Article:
Leeds United: Pontus Jansson shocked by Garry Monk’s departure

Pontus Jansson.
Pontus Jansson.
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THE potential for friction between Garry Monk and Pontus Jansson earlier on this season was obvious.

The Swedish defender was mysteriously dropped by Monk for March’s 2-0 win against Brighton.

Garry Monk.

Garry Monk.

“I’ve done what’s best for the team and the principles we work to,” said United’s head coach at the time.

But Jansson showed a fighting spirit to accept and respect the decision and the defender admits the departure of an “awesome” head coach left him shocked.

United are still picking up the pieces from Monk’s resignation which was presented to new owner Andrea Radrizzani on Thursday afternoon.

Just two days after buying out Massimo Cellino to take full control of Leeds, Radrizzani was left without a head coach.

Monk failed to give clear reasons for his departure, saying only that he was unable to agree a suitable way to move forward with Radrizzani who was intent on offering the 39-year-old a new three-year deal.

Monk’s one-year deal was set to expire this summer but Radrizzani had hoped to activate a one-year extension to Monk’s contract on Friday before later offering him a new deal.

The head coach’s departure was clearly not envisaged by Jansson who learned of Monk’s exit via his girlfriend.

Despite a serious test of the relationship between defender and head coach in the spring, Jansson was clearly sad to see Monk go.

“I liked Garry enormously,” Jansson told Swedish paper fotbollskanalen this weekend.

“It came as right shock to me if I’ll be honest. It was my girlfriend who called me and said, when I did not even know what had happened.

“He’s been awesome, a really nice person, a good football coach. He’s meant a lot to many, not just for me.

“He was very appreciated by the players, the fans, the club, everyone and everything, so I have no idea why it was that it was.

“Sometimes, this man lost his temper, it is the simple truth. But he gave me confidence, above all, time for me to mature as a player and person. He believed in me from day one. He has taught me a lot.

“We have had our tussles, but we’ve always had respect for each other and knew we liked each other.”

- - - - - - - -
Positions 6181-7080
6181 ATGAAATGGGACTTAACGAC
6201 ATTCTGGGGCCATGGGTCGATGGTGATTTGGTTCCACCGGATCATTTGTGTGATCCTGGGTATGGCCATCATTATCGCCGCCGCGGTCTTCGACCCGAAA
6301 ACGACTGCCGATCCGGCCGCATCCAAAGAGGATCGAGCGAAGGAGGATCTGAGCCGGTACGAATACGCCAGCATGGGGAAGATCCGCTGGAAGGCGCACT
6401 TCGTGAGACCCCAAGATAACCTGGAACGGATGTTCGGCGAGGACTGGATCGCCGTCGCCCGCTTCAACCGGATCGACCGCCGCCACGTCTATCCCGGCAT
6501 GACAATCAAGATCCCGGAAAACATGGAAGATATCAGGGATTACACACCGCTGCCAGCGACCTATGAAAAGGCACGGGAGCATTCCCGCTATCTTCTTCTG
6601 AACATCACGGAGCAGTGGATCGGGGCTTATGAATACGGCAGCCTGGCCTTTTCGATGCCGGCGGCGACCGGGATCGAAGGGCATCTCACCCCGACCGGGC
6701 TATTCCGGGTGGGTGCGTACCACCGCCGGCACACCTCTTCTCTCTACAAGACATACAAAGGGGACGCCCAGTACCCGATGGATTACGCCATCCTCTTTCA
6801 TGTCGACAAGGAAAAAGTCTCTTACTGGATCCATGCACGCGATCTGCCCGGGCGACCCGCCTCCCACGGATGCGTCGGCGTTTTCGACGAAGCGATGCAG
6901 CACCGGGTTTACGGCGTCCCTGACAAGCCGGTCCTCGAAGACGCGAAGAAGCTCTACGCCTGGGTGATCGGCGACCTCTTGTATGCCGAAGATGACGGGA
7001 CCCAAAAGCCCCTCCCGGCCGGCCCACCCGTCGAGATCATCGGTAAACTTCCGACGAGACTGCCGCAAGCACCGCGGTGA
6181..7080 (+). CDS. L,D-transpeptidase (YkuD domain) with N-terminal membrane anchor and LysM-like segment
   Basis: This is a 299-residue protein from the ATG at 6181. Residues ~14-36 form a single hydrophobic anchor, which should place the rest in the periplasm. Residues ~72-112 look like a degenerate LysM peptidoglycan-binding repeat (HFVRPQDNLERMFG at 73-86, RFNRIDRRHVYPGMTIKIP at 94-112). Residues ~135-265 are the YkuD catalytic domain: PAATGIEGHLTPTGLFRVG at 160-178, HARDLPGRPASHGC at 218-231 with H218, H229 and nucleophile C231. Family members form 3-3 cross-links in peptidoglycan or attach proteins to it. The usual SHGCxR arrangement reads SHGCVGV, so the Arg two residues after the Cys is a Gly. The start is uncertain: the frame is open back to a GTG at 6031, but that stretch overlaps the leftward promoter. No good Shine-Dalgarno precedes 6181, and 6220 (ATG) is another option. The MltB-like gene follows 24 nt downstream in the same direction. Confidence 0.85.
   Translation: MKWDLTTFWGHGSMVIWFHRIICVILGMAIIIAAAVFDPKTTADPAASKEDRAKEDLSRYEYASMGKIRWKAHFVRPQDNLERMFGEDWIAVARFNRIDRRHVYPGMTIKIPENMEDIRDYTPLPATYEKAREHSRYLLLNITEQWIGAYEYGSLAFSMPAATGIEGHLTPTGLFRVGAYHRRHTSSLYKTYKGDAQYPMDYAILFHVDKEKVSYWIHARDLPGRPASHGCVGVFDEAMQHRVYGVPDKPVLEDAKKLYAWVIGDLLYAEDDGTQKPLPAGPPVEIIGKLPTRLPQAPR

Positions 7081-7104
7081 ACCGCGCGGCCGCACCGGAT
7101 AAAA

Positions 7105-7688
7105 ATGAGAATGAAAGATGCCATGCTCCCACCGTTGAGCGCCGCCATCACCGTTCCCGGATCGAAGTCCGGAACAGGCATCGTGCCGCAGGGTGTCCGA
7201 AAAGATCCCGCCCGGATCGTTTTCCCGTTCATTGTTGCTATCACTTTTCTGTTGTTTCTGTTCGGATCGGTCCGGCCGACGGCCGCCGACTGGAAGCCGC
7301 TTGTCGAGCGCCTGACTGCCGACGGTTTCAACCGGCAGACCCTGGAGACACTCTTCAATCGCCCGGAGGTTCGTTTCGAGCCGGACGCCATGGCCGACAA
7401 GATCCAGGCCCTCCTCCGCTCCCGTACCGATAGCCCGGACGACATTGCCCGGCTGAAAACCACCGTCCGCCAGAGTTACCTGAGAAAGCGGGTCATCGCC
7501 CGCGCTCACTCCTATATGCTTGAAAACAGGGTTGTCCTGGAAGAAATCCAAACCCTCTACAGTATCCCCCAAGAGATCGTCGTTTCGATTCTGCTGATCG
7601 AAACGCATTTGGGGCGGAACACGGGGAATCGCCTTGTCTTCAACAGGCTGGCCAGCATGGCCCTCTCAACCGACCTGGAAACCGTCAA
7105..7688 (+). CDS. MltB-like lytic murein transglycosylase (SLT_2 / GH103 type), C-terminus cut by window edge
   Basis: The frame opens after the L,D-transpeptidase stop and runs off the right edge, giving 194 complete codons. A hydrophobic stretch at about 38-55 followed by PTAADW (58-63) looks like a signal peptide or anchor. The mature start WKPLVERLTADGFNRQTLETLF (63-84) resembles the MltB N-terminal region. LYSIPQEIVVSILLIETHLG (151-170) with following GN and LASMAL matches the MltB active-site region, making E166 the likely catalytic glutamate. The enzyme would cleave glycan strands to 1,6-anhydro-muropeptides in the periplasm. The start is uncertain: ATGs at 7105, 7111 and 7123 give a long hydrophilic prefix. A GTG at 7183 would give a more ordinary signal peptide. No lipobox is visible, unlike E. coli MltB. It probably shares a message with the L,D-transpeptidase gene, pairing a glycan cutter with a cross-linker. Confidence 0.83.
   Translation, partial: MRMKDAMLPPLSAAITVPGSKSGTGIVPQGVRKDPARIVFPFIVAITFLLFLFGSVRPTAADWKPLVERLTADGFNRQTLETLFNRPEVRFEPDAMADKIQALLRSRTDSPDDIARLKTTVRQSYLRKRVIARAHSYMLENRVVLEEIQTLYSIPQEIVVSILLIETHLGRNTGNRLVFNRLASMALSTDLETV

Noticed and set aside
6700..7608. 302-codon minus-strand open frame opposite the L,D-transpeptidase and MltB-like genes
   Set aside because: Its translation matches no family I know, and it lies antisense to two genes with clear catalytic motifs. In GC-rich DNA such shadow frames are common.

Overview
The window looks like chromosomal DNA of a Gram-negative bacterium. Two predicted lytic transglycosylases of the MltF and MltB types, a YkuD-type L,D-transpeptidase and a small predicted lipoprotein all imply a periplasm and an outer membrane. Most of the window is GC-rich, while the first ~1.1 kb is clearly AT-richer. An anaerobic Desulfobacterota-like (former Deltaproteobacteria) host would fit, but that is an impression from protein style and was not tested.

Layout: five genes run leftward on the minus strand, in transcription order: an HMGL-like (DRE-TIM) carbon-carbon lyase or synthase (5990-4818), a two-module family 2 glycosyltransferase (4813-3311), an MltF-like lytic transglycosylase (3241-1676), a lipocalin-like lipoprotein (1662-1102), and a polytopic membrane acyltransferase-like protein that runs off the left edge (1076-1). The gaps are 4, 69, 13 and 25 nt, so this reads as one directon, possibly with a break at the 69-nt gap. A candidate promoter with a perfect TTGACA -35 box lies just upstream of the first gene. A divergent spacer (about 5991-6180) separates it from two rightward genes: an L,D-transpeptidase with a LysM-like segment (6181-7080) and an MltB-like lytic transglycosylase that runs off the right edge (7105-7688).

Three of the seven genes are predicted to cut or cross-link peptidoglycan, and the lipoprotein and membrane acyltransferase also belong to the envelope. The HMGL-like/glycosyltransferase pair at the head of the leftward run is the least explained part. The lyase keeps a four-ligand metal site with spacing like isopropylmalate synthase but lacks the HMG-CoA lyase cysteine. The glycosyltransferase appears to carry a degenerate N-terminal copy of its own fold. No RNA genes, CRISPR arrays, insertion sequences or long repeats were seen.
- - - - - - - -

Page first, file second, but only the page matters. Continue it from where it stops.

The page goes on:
Jansson soon won his place back in the United side after being dropped for the Brighton game, aided by the fact that fellow centre-back Liam Cooper was handed a six-game ban in the 1-0 loss at Reading for stamping on Reece Oxford.

Monk had faced a selection dilemma for that game – whether or not to restore Jansson to the team – but the defender then picked up a hamstring injury.

With Cooper suspended, the Swedish international centre-back was then back in United’s side for the 2-0 loss at Brentford three days later and the 26-year-old has stayed there since until earning a 15th yellow card of the season in United’s penultimate game of the season – the 3-3 draw at home to Norwich City.

That earned the defender a three-game ban meaning Jansson will miss the first two games of next season.

The defender continues to be linked with a host of clubs in the Premier League but the centre-back is due to join Leeds on a permanent basis from Torino later this summer on July 1.

Southampton have shown a particularly keen interest in Jansson and would be willing to pay considerably more than the £3.5m fee agreed between United and Torino nine months ago.

Leeds, however, see Jansson as a crucial addition to their squad and expect his transfer to go ahead as planned.

But first and foremost the club are on the look-out for a new head coach.

Former Middlesbrough boss Aitor Karanka has been favourite to land the role ever since Monk’s departure but former Leicester City manager Claudio Ranieri has emerged as a strong second favourite despite admitting on Friday that he had received no contact from the club.

“I don’t know anything about this Leeds story,” Ranieri told Training Ground Guru.

“I haven’t spoken to them.”

When asked if he would be interested in the Leeds job, Ranieri said: “I prefer not to speculate.”

Asked by Swedish media if it was true that there was never a quiet moment at Leeds, Jansson admitted: “No, unfortunately, but we hope that the new owners have an eye on what they are doing.”

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